ATF investigating former deputy for trafficking weapons to Mexico

ATF investigating former deputy for trafficking weapons to Mexico
Seized weapon parts in ATF investigation into former Lafourche parish sheriff deputy Jesus Frias-Lemus (Source: WVUE)

NEW ORLEANS, La. (WVUE) - According to a federal search warrant, ATF agents seized a laundry list of firearms, ammunition, technology, and other items from a former Lafourche Parish Sheriff Deputy, Jesus Frias-Lemus’s home.

ATF agents believe he and his girlfriend Ana Huerta-Valdez were trafficking firearms across the Mexican border.

The warrant says Mexican law enforcement arrested Frias-Lemus last October for concealing two firearms, firearms parts, and ammunition in their car. It continues to say "it is common for firearm traffickers to disassemble firearms" to easily conceal while trafficking.

“When he contacted his commanding officer when he was first taken into custody in Mexico he informed them he left his duty weapon in the car,” said Lafourche Parish Sheriff, Craig Webre.

While sorting out his legal troubles in Mexico, Webre said they received another call from Frias-Lemus that Mexican authorities found no probable cause to hold him and he was released. But when he came back home, ATF notified them they intended to investigate further.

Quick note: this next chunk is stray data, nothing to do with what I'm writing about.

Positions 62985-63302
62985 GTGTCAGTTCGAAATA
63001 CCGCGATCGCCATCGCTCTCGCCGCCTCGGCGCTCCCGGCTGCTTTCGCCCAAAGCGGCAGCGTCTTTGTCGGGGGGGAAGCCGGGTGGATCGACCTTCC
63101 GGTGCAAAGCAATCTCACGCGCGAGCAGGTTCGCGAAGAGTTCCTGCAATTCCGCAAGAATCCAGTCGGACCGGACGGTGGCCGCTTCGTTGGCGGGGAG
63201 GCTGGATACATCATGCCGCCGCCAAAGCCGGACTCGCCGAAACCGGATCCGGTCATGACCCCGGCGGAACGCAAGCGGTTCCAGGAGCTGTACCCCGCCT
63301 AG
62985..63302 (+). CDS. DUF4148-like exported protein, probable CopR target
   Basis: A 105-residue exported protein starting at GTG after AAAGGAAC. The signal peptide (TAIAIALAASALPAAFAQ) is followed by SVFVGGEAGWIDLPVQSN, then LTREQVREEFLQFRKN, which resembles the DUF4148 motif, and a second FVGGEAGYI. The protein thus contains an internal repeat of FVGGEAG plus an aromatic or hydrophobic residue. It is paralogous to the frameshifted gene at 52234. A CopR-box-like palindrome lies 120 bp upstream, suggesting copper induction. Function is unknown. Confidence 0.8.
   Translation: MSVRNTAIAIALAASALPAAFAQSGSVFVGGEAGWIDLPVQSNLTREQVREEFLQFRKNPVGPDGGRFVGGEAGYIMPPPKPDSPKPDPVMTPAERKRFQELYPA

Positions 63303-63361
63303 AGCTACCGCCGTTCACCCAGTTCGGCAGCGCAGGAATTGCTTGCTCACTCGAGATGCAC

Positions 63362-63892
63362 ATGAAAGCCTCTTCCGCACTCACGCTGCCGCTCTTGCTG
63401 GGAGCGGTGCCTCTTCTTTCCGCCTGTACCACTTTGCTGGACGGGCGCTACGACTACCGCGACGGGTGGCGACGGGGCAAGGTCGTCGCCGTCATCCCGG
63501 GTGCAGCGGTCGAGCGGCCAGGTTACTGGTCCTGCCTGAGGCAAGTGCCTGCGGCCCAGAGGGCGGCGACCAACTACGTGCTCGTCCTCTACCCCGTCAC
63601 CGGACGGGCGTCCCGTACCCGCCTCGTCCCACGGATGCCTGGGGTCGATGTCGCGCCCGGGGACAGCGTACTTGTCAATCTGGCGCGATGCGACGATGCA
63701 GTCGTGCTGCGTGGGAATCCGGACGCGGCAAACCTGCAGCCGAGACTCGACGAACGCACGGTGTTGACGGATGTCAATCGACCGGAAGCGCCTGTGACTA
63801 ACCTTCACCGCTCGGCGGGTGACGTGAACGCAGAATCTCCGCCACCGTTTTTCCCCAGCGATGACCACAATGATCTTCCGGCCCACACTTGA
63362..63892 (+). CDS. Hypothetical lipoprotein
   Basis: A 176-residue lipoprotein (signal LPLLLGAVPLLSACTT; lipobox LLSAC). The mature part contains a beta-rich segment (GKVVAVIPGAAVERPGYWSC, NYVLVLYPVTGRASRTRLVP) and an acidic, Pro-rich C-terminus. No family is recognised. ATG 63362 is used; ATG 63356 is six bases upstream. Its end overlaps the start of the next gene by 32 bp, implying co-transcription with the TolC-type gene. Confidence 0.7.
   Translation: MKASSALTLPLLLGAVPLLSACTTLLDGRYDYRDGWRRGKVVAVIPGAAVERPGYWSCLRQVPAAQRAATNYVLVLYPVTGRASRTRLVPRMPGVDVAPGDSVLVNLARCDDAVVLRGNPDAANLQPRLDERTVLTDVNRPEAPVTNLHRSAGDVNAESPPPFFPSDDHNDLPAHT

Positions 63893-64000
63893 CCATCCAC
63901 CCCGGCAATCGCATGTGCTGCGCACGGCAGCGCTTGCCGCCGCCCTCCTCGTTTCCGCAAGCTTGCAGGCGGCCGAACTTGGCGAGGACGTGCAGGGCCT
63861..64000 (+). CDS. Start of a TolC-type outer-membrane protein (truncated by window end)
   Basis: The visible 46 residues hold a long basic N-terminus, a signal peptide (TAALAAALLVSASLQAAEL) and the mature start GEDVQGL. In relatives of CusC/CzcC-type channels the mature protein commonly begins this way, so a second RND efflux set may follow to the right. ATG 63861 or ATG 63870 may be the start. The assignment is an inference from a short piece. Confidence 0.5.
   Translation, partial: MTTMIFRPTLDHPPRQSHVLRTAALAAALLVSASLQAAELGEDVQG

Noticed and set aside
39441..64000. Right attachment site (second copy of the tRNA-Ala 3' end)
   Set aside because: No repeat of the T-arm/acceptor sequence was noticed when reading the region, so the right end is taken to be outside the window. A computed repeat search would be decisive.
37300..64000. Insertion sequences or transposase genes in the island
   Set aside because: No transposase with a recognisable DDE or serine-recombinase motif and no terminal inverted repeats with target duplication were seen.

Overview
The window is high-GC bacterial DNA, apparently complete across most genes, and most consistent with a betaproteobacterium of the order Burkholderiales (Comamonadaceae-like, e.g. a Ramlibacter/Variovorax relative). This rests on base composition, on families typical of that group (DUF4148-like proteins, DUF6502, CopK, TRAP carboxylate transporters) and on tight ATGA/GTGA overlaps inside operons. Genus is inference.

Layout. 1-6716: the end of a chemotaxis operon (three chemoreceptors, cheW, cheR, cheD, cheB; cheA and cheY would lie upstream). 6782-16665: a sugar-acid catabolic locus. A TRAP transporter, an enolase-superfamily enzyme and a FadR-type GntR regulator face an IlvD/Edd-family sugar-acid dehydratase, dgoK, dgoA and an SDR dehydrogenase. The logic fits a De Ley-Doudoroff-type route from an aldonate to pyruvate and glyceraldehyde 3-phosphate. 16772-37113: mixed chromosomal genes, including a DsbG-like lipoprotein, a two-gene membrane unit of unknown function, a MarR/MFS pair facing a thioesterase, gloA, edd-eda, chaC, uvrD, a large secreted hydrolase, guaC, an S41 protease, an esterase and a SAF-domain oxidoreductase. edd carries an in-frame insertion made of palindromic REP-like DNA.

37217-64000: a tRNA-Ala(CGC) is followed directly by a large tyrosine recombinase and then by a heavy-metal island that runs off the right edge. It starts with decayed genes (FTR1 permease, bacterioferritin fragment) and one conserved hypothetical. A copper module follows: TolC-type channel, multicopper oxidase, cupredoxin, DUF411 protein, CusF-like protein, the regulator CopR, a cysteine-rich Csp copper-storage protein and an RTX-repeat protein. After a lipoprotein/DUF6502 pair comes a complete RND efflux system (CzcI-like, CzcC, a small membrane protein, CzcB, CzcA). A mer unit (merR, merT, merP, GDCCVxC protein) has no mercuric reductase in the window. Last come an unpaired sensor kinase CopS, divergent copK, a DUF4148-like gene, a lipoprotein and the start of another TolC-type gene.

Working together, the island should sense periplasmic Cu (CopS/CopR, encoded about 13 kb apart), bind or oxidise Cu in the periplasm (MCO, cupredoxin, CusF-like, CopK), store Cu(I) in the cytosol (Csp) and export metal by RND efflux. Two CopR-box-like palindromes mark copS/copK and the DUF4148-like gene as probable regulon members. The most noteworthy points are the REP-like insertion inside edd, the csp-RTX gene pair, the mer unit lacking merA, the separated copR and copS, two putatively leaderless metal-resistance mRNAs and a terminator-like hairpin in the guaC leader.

“They had information and photos they received from the Mexican authorities that supported Mr. Frias’ firearms was not the duty weapons and a potential attempt to conceal them,” said Webre.

Sheriff Webre said he understood Frias-Lemus’ family was from Mexico and would travel back and forth to the country on weekends and his days off, and even says his superiors described him as a hard working deputy.

“When he came back and he was interviewed by the internal affairs his responses were appropriate, if you go out of the country it’s not unreasonable around the holidays to make a trip and come back to work,” said Webre.

ATF investigators say three days prior to his arrest, Frius-Lemus tried to buy six guns from a Thibodaux sports store. An employee told him they legally couldn’t make that sale, so he went online and legally purchased two of the same guns.

ATF says the firearm parts recovered in Mexico match the guns purchased online.

But in December when ATF contacted the sheriff’s office wanting to search his home, Frius-Lemus refused and resigned December 19.

Webre says Frius-Lemus was a two year deputy of their department, and to his knowledge has not been arrested.

Webre says when Frius-Lemus called them when he was first arrested in Mexico, Mexican police wanted him to pay a bribe, but searched the car when he declined.

Webre also says it’s hard for them to know if the former deputy intended to traffic firearms, but says it’s unlikely the weapons Mexican police seized were duty weapons.

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